After Coleman graduated from A&M in Kingsville, she was stuck in that boat for a while, but everything changed when she was encouraged to start volunteering to boost her resume. Her first step was volunteering at an up-and-coming Magazine, “Once I was in the business and exposed to the business, I’m like, my goodness, I love this. I got to meet graphic designers, people in fashion, event planning. And I was like, in love.” But knowing where you want to work is only half the battle because then you have to find a position that pays. Fortunately for Coleman, she had a few imperative mentors on her side, “When I got my first job in a magazine, I did not have transportation at the time and I was living in Fort Worth. My car was breaking down like every other week. I did not have the funds to pay for that. And [my mentor] said, Denise, you need to take that opportunity in media because it sounds like you really like it… and she went with me and cosigned my loan.”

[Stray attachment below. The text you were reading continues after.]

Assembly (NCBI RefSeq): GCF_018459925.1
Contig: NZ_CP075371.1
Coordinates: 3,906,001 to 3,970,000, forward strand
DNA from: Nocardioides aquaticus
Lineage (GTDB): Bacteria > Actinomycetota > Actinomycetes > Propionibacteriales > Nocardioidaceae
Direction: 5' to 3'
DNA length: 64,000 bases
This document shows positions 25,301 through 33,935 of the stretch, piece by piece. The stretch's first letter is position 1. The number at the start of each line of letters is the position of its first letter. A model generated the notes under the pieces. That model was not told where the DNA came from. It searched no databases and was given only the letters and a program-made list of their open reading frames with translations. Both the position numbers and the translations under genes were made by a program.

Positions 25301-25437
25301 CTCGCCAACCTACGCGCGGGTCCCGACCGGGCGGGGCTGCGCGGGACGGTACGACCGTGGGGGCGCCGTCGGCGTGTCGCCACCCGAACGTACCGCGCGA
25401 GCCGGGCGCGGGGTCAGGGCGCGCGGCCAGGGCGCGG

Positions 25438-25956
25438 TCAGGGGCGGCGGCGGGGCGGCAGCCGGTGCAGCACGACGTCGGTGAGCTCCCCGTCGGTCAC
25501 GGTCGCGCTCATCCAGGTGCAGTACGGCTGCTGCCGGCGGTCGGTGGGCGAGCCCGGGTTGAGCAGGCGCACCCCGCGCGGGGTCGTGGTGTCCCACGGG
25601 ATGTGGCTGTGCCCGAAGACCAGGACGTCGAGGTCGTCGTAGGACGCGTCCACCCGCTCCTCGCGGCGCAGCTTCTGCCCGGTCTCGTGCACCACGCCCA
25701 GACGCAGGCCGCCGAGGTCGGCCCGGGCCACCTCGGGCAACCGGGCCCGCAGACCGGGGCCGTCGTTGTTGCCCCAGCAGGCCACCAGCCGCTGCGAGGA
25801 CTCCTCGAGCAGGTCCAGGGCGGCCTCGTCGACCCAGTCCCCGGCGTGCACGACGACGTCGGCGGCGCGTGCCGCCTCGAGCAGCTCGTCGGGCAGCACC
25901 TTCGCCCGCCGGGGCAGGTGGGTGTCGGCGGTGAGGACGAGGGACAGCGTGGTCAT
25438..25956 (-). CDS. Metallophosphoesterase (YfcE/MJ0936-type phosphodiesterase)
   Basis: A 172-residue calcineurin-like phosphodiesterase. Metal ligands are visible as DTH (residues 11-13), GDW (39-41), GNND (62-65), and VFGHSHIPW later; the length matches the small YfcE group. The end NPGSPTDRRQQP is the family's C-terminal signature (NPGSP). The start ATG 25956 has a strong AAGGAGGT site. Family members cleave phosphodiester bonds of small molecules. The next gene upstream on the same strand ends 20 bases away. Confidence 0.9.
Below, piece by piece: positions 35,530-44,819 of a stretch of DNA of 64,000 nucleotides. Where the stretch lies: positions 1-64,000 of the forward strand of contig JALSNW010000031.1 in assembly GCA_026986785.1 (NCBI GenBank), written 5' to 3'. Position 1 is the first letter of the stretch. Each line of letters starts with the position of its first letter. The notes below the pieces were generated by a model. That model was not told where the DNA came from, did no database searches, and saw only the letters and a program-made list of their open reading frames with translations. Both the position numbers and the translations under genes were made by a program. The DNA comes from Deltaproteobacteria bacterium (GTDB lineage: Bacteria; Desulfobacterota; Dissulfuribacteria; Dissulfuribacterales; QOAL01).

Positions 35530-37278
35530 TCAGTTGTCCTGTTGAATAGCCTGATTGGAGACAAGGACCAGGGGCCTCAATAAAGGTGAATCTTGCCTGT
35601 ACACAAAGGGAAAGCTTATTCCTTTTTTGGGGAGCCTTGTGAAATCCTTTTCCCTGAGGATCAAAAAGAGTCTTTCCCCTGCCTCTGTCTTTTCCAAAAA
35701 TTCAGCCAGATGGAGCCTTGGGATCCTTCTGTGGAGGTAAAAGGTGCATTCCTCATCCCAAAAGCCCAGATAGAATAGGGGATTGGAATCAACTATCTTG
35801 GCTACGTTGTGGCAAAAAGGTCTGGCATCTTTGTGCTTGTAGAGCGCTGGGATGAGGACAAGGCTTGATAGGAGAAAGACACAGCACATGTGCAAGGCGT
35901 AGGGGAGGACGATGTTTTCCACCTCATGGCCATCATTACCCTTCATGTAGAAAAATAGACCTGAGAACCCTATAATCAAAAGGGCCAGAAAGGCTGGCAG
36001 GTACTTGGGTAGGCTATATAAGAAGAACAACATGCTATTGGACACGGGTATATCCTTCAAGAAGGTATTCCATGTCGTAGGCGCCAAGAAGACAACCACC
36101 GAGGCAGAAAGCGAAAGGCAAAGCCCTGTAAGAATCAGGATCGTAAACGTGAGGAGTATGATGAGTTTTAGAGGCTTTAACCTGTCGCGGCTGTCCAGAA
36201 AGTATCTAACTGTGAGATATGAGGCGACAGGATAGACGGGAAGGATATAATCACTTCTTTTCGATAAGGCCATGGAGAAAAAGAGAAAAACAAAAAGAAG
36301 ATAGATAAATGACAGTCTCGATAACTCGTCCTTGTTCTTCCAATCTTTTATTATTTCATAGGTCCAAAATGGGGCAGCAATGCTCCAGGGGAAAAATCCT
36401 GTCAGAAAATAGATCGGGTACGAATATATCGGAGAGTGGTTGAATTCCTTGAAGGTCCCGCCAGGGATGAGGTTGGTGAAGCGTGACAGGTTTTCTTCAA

Having a mentor, someone in the industry who believed in her, not only helped Coleman, but it held her responsible, “She’s like, you have to do this. You have to do this for me…It’s like it comes with the responsibility that you cannot fail. Because not only do you have your family that sacrificed so much to send you to college, you have people that are really investing in your success.” From there on Coleman grinded, honing in on her skills and developing a deep love for media. Now a certified Latina Leader, I just had to ask, were there many Latinas in leadership roles when she was growing up? Her response was a bolstering infectious laugh. When she was done, she collected herself, “No, there was not. And that was in Texas.”